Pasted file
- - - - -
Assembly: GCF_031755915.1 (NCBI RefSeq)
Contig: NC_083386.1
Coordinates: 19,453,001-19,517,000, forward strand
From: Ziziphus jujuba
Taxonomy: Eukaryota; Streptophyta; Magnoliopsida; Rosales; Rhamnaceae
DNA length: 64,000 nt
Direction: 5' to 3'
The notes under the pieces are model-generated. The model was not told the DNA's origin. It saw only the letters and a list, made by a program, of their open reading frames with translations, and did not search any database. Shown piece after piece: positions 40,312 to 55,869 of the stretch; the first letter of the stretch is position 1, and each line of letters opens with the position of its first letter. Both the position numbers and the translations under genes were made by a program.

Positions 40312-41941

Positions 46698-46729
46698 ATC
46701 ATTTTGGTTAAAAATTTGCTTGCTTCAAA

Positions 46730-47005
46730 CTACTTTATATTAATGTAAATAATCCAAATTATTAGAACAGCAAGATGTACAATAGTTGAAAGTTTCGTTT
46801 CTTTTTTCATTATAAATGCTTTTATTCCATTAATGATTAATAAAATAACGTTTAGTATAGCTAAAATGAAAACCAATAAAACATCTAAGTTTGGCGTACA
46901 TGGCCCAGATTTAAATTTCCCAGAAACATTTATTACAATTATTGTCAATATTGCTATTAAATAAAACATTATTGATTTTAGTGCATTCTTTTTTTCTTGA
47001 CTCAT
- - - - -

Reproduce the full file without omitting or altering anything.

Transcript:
Assembly: GCF_031755915.1 (NCBI RefSeq)
Contig: NC_083386.1
Coordinates: 19,453,001-19,517,000, forward strand
From: Ziziphus jujuba
Taxonomy: Eukaryota; Streptophyta; Magnoliopsida; Rosales; Rhamnaceae
DNA length: 64,000 nt
Direction: 5' to 3'
The notes under the pieces are model-generated. The model was not told the DNA's origin. It saw only the letters and a list, made by a program, of their open reading frames with translations, and did not search any database. Shown piece after piece: positions 40,312 to 55,869 of the stretch; the first letter of the stretch is position 1, and each line of letters opens with the position of its first letter. Both the position numbers and the translations under genes were made by a program.

Positions 40312-41941

Positions 46698-46729
46698 ATC
46701 ATTTTGGTTAAAAATTTGCTTGCTTCAAA

Positions 46730-47005
46730 CTACTTTATATTAATGTAAATAATCCAAATTATTAGAACAGCAAGATGTACAATAGTTGAAAGTTTCGTTT
46801 CTTTTTTCATTATAAATGCTTTTATTCCATTAATGATTAATAAAATAACGTTTAGTATAGCTAAAATGAAAACCAATAAAACATCTAAGTTTGGCGTACA
46901 TGGCCCAGATTTAAATTTCCCAGAAACATTTATTACAATTATTGTCAATATTGCTATTAAATAAAACATTATTGATTTTAGTGCATTCTTTTTTTCTTGA
47001 CTCAT